Michael Gove delays levelling up blueprint until next year amid ‘row’ over shortage of ‘cost-effective ideas’
Boris Johnson‘s flagship plans for ‘levelling up’ the country have been delayed until next year amid claims in Westminster of rows about a shortage of ‘cost-effective ideas’.
The paper is viewed as Mr Johnson’s pandemic-delayed discharge of promises he made at the 2019 General Election to retain the Red Wall seats which switched from Labour to Tory for the first time.
A White Paper listing the ideas for redistributing resources to deprived areas of the Midlands and the North had been due to be published before Christmas by Michael Gove, the Levelling Up Secretary
However, sources said it has been a casualty of the tensions between Mr Johnson and Chancellor Rishi Sunak over the cost of the Prime Minister’s spending plans, with Mr Sunak insisting that the total cost of the projects should be limited to £4.8 billion.
Red Wall MPs have grown increasingly restive, with many of them worrying that issues such as the Channel migrants crisis, rising taxes and increased energy and fuel costs will cost them votes at the next Election.
A source said: ‘Michael has plenty of ideas but the Treasury is reluctant to bankroll them. We need more cost-effective ideas.’
Meanwhile, a source close to Mr Gove denied the paper had been delayed due to a shortage of ideas. ‘There are a lot of policies in it,’ the source said. ‘We could do it before Christmas, but it makes more sense to present it in the New Year. It is in good shape. Michael has chaired at least five committees on it.’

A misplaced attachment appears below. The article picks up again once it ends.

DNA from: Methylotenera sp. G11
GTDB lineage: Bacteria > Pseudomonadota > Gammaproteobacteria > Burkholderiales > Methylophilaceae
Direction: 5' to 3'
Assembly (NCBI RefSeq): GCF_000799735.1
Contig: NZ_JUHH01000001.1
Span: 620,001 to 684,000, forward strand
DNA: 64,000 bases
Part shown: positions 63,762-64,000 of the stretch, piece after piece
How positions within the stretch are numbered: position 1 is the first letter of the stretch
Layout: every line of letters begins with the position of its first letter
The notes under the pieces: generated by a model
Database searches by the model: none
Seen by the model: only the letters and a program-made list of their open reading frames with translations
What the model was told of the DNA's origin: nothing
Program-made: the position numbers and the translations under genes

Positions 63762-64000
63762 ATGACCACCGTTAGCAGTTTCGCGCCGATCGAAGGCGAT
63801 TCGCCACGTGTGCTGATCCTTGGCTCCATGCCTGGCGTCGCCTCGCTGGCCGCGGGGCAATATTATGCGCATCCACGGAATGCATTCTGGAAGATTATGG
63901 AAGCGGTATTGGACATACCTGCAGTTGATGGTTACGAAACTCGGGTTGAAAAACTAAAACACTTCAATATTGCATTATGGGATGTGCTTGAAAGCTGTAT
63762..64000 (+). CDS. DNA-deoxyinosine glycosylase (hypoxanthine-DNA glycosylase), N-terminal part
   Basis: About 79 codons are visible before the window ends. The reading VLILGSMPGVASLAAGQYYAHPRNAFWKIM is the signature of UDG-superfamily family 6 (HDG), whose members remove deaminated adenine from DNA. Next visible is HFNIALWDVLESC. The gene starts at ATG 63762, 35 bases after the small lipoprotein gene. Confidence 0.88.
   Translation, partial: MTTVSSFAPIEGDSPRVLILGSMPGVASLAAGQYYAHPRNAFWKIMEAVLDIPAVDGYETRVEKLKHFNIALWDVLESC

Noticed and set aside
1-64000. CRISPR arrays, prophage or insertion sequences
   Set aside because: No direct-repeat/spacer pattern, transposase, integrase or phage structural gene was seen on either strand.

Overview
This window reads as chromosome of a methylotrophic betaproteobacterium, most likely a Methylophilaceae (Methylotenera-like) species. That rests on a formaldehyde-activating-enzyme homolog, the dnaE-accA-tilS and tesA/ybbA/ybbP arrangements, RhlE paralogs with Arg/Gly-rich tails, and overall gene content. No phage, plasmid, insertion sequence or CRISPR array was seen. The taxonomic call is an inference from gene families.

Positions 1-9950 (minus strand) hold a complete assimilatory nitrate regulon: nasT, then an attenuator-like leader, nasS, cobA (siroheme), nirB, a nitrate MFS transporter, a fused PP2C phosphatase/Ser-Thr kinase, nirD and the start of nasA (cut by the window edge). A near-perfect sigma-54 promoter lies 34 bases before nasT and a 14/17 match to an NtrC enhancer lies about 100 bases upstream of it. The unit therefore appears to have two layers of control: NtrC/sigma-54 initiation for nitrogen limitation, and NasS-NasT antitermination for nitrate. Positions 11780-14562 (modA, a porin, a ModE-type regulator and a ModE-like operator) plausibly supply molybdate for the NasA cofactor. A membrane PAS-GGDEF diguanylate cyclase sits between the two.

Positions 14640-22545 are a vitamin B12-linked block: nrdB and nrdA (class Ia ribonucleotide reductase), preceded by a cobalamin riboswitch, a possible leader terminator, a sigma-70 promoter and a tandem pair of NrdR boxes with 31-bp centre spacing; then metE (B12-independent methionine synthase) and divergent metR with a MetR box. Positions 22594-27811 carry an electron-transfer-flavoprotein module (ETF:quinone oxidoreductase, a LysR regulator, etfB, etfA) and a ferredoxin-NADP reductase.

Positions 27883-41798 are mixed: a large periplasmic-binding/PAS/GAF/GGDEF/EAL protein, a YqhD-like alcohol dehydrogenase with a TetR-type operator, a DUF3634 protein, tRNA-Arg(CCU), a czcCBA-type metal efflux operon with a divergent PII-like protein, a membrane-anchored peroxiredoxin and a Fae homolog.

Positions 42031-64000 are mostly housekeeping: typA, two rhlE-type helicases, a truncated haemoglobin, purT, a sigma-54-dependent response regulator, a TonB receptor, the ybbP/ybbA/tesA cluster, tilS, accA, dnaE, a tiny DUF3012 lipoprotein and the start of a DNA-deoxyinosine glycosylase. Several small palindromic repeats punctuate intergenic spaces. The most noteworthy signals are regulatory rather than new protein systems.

The delay is likely to be seized on by Labour as a sign that Mr Johnson is failing to match his rhetoric on levelling up with actual policies and Treasury support. In his reshuffle last week, Labour leader Sir Keir Starmer appointed Wigan MP Lisa Nandy to shadow Mr Gove.
Some experts have likened levelling up to the drive by the German government to even out the differences between its East and West after the Berlin Wall fell in 1989. But it took £2 trillion over a quarter of a century to raise living standards in the East from 60 per cent of those in West Germany to 85 per cent.
However, sources said it has been a casualty of the tensions between Mr Johnson and Chancellor Rishi Sunak over the cost of the Prime Minister’s spending plans, with Mr Sunak insisting that the total cost of the projects should be limited to £4.8 billion